Food must be broken down, both physically and chemically, before it can be used by the cells within an organism. The process of breaking food down into usable components is known as digestion. Within the human body, digestion begins in the mouth, where pieces of food are mechanically broken, by chewing, into smaller pieces. In addition saliva mixes with the food and begins to break it down. After food is swallowed, other components of the digestive system—stomach, small intestine, large intestine, liver and pancreas—continue the process of making food available for use by cells in the body.
The stomach serves as a powerful mixing machine in which food is combined with special chemicals (enzymes) that begin to break large food molecules into smaller ones. Food usually stays in the stomach for two to three hours, after which it passes into the small intestine, where it is combined with secretions from the liver and pancreas. These very important organs produces substances (bile from the liver and pancreatic fluid from the pancreas) that help break down fats, proteins and carbohydrates into smaller molecules. The small intestine is responsible for absorbing the nutrients released during digestion. The walls of the small intestine are covered with millions of tiny, finger-like projections called villi. These structures increase the surface area of the small intestine to facilitate the absorption of nutrients into the bloodstream.
Proteins and their building blocks (amino acids) are vital to every cell in the body. Humans are not able to make their own amino acids, so they must include protein (equivalent to 4 ounces of chicken white meat) in their daily diet. During digestion, proteins are broken down into the different amino acids of which they are made. Then the body builds new proteins from the amino acids. You might say that the amino acids are recycled!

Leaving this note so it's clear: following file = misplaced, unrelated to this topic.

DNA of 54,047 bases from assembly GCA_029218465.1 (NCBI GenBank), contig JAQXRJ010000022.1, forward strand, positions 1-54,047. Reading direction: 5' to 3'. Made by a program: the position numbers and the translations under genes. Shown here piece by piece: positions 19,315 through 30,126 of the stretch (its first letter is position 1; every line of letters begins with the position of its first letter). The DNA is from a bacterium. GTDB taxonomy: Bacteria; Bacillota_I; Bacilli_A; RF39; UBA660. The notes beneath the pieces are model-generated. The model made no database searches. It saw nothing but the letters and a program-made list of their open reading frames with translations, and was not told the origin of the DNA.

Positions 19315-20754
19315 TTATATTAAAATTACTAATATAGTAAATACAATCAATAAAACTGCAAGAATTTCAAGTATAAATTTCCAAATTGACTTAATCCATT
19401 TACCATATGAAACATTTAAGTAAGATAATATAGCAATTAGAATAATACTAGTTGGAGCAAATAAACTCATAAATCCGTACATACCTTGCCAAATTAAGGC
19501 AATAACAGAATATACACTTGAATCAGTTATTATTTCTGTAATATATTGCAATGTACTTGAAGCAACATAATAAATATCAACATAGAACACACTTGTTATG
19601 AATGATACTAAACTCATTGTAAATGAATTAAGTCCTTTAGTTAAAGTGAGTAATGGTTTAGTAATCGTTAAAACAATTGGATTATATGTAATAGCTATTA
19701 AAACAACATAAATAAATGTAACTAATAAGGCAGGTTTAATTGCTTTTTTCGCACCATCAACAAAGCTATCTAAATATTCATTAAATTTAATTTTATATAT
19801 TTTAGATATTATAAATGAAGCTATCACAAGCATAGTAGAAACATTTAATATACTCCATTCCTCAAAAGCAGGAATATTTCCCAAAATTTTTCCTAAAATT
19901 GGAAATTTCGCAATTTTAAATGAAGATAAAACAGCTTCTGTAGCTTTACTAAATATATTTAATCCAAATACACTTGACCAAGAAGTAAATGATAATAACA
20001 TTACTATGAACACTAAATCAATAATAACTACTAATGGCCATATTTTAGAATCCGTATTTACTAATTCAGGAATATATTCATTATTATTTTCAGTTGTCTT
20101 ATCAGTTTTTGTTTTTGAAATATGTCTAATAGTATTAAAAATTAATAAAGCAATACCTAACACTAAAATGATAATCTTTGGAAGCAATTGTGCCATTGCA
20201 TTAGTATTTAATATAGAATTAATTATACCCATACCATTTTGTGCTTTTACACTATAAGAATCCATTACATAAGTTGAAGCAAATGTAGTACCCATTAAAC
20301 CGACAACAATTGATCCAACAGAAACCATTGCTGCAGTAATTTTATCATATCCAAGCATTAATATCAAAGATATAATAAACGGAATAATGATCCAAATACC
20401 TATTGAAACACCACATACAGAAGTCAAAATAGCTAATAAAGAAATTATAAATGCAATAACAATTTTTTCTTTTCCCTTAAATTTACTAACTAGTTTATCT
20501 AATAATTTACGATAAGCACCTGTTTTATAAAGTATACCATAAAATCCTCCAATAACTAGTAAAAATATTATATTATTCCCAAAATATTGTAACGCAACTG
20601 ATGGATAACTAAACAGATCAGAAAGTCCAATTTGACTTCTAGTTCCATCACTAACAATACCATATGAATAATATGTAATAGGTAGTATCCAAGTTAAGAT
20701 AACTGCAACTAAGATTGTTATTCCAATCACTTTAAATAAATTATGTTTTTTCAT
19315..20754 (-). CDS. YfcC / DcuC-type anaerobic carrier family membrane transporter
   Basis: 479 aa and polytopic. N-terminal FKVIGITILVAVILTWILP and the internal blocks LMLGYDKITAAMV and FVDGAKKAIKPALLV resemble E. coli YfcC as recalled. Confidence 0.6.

This activity will allow students to observe how chemicals in the body begin to break down proteins.
Complete instructions for conducting activities in this slide set, including materials needed, setup instructions, student sheets (in English and in Spanish), answer keys and extensions, can be found in The Science of Food Teacher’s Guide, which is available free-of-charge at http://www.bioedonline.org/lessons-and-more/teacher-guides/food/
Session 1: Setting Up
1. Let Materials Managers collect 1/2 slice of turkey luncheon meat, a plastic knife and two resealable plastic bags. Have the groups label their bags “1” and “2.” Ask students, What happens to food when you eat it? Do you think that food stays the same inside your body? Discuss students’ ideas about digestion. Mention that they will be able to explore what happens to one kind of food—turkey meat (protein)—when digestion begins.
- Moreno, N., and Tharp, B. (2011) The Science of Food Teacher’s Guide. Baylor College of Medicine: Houston. ISBN: 978-1-888997-76-7
- Photo courtesy of Hardyplants. Used with permission.
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Funded by the following grant(s)
My Health My World: National Dissemination
Grant Number: 5R25ES009259
The Environment as a Context for Opportunities in Schools
Grant Number: 5R25ES010698, R25ES06932
Foundations for the Future: Capitalizing on Technology to Promote Equity, Access and Quality in Elementary Science Education